HIPAA and HIE – part 1: Community-Based Chart Sharing

This is the first in a 4-part series on the HIPAA implications of Health Information Exchange (HIE). We will present a framework for understanding the different kinds of HIE in the first 3 of the series: (1) the community chart-sharing approach; (2) the point-to-point connection approach; and (3) the library-style approach. In the 4th article of the series, we will try to present an framework for HIPAA that can address all 3 HIE styles, and at the same time “keep it simple” to the patient end-user.

This first in the series will examine the community chart-sharing method of exchanging health information.

Community-based chart sharing
A widely-used web-based Electronic Health Record (EHR) system, like Practice Fusion, holds the potential of health information exchange that is quite different than the traditional thinking of how health data can be shared between a referring doc A and a recipient doc B.

If both physicians are using the same web platform – even though they only experience the system as if it were local to their practice – they actually are connected to each other (though they may not realize it). Within a practice, of course, all patient charts of that practice (and only the charts of that practice) are shared amongst member clinicians, nurses and staff (with role-based access) – this is how Practice Fusion is organized, an is also how traditional paper chart access is organized.

Now, if a patient is to be referred from a given practice (doc A) to a recipient practice (doc B) – a referral from a primary care practice to a cardiologist, for example – then it is technically possible for the patient’s record to be flagged in such a way that it is visible in both doc’s practices (assuming they are both on the Practice Fusion platform). The whole chart (or, in a more sophisticated scenario, specific identified elements of the chart) is now shared between two distinct and unrelated practices – the recipient doc B can see all the thinking, medications, lab tests, reasons for referrals, tests and studies performed that have already been done by doc A.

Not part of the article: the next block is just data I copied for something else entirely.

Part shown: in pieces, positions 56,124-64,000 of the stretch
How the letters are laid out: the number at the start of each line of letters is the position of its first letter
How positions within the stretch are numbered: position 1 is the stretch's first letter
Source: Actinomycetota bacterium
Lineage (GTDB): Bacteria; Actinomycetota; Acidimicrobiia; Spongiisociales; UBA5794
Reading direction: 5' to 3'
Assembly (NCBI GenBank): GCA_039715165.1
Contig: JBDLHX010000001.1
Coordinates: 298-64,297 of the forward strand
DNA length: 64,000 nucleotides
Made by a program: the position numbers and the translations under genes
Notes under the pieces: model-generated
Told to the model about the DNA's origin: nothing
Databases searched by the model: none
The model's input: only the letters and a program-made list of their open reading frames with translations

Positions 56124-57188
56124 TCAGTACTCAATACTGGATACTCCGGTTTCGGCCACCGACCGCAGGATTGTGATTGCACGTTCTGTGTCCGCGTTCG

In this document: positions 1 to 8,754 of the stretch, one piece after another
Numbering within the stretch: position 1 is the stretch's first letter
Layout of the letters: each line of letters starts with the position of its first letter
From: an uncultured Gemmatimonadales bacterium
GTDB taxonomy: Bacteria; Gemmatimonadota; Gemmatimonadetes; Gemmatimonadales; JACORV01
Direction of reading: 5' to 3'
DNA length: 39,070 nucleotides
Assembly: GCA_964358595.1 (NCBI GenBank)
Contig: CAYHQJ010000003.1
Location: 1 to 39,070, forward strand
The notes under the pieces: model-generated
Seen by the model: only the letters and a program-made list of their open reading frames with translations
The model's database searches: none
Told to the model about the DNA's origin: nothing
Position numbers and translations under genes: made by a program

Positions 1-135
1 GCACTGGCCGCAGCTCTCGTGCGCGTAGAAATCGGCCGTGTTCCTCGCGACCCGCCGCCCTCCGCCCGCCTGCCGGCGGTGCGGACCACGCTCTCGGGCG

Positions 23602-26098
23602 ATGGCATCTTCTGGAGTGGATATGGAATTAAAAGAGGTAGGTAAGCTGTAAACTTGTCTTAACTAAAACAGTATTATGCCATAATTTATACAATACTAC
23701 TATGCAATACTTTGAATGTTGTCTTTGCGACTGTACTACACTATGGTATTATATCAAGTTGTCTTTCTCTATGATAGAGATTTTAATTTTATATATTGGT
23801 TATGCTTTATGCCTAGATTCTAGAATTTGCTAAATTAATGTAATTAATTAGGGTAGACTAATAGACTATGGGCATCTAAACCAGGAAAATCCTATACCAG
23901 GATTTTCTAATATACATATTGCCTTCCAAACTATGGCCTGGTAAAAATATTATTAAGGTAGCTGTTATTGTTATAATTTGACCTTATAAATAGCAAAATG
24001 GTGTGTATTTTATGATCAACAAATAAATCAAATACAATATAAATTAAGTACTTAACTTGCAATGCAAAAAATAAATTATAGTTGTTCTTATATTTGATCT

The clinical value of such a referral is tremendous. No longer is the recipient of the referral (doc B) at a loss as to why the referral has been made, what the medications are, and what tests have already been ordered. Instead, the full chart is shared, as if the two docs were in the same practice together. In addition, entries to the chart made by both parties are thus visible to each other – likely accompanied by a system of messages and alerts when someone outside the practice makes an entry on a shared chart. This “closes the loop” of information exchange from an originating practice to a referral practice and back to the origination practice source.

This sort of capability is not yet “in the field” with Practice Fusion, but is on our near-term roadmap.

Community-based Chart Sharing works when both doc A and doc B are on the same platform – the Practice Fusion web-based EHR. As the adoption of Practice Fusion becomes wider (140,000 users and 23 million patients), there is significant likelihood in many communities that this will be the case.

In fact, an account can be created with a quick self-service signup (“Live in Five”), if the recipient (doc B) is not on Practice Fusion, a message can be sent to doc B with a “stub” of a new account. When doc B accepts the “stub” and creates a full account (remember – self-service, quick), then doc B’s new Practice Fusion account will contain the one shared patient’s record. It does not matter whether doc B already has an EHR – the shared chart can be viewed side-by-side with whatever system might already be in place, and information can be easily cut-and-pasted back an forth at the local doc B’s desktop. If doc B is still on paper, then they have just been given an EHR for them to use, if they wish.